The mills of justice in Cox's _The Glass of Time_
Dec 13, 2008 (Updated Apr 6, 2009)
Review by Rebecca Huston
Rated a Very Helpful Review
Pros:A tale of suspense that will keep you up late at night.
Cons:Those not too familiar with Victorian prose will find it rather thick going.
The Bottom Line: Just as involved as the previous novel, and ties up most of the loose ends very neatly.
After reading Michael Cox's first novel, The Meaning of Night, a chillingly sinister tale of murder and revenge in Victorian England, I knew I had to read the follow-up. This autumn, the sequel was published. And whew, is the reader in for a ride.
Recommend this product?
Time has passed since the public and violent murder of Phoebus Rainsford Daunt, a handsome young poet and heir to a vast fortune and aristocratic title. Now the survivors of that crime have tried to move on, with varying degrees of success. Emily Carteret, once Daunt's fiancée, has inherited the title of Baroness Tansor, and is the mistress of the sprawling estate of Evenwood. Arriving at Evenwood is Miss Esperanza Alice Gorst, a prospective lady's-maid to Lady Tansor, a position that she is unusually suited for.
Alice, as she is called by Lady Tansor, is the one narrating the story, and it's quite a tale that she is telling -- for one, it's nearly all lies. She writes her recollections down in what she calls her 'Book of Secrets,' describing the people around her, from Lady Tansor, darkly elegant, holding the memory of her dead fiancée a bit too close to her heart, to Lady Tansor's two sons. Perseus, the elder, is just as darkly handsome and driven as Pheobus, writing poetry and adored by his doting mother. The younger, Randolph, isn't quite so fortunate, easy going and clearly a sportsman, without the darker edges of his brother. Along with them there are glimpses of serving maids and kitchen boys, forbidding footmen, and a grimly smiling housekeeper. Mysterious strangers come and go, and there are plenty of mysteries to uncover -- in short all of the elements of the Gothic novel in its purest form.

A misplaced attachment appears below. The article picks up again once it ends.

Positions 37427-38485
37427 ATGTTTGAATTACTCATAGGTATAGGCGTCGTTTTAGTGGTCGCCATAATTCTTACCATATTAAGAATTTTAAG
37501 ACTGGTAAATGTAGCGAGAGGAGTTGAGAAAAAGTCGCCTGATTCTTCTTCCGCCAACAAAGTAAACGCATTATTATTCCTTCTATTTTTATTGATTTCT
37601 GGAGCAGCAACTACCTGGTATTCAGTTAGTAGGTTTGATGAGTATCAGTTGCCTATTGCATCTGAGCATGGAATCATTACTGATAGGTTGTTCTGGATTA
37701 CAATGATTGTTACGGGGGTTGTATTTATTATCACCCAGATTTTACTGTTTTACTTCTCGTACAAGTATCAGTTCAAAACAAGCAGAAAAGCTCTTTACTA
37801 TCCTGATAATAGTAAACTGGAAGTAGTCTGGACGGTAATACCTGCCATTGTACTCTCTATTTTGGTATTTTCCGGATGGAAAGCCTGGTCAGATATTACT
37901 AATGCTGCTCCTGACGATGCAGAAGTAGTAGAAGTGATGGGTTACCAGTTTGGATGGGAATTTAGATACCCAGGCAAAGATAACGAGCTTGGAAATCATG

And this is where the novel excels. While Alice is our window to the ever-revealing story of Pheobus Daunt and Edward Gorst, now both dead, their rivalry and hatred of each other is echoing through time, with Alice as their unseen cat's-paw. Indeed Esperanza/Alice has spent her entire young life training up to what she calls the Great Task, to bring justice and with Lady Tansor as her target to restore the rightful heir to the Tansor liniage. While she does commit several actions throughout the book, I found myself not at all upset that she steals letters, spies on people and works at hiding her true self from Lady Tansor. Which leads to the interesting premise -- is it 'good' to commit acts of deception if it leads to a greater good, and the righting of a wrong?
The writing style here is very Victorian in tone -- Cox has been publishing nonfiction work on Victorian fiction before turning to novels -- and it does take a bit of time to get used to the very different mode of speaking and interacting with others. To those not too familiar with the novels of the time, it may sound rather over the top and stilted, but I enjoyed it very much. It's also a novel that harkens back to such detective classics as Wilkie Collins' The Woman in White and The Moonstone, along with modern writers, especially A.S. Byatt's Possession. Along with the story itself, there are quite a few insights into the life of a maid in Victorian England, the English abroad, and how the upper classes lived. While Alice does inhabit that no-man's-land of governesses and paid companions in that world, she's hardly shuttered in by her life -- she is a full player in the conspiracies around her, and does her own share of controlling, thank you.
While there is enough backstory put in to help understand the why of the Great Task, it really is necessary to have read The Meaning of Night to really grasp the gentle nudges and darkness of this novel.
Summing up, this is a very good book for those who want their stories to be complex, full of plot and hidden meanings, this is a fine thriller to take in. I don't know if there is going to be a follow up to this one, but I will be looking forward to any more novels that Michael Cox can dream up.
Five stars overall, highly recommended.
The Glass of Time
2008; W.W. Norton and Company
Update: Sadly, Michael Cox passed away on 31 March 2009. He was 60 years old. He left behind a wife, a daughter, and two stepdaughters.
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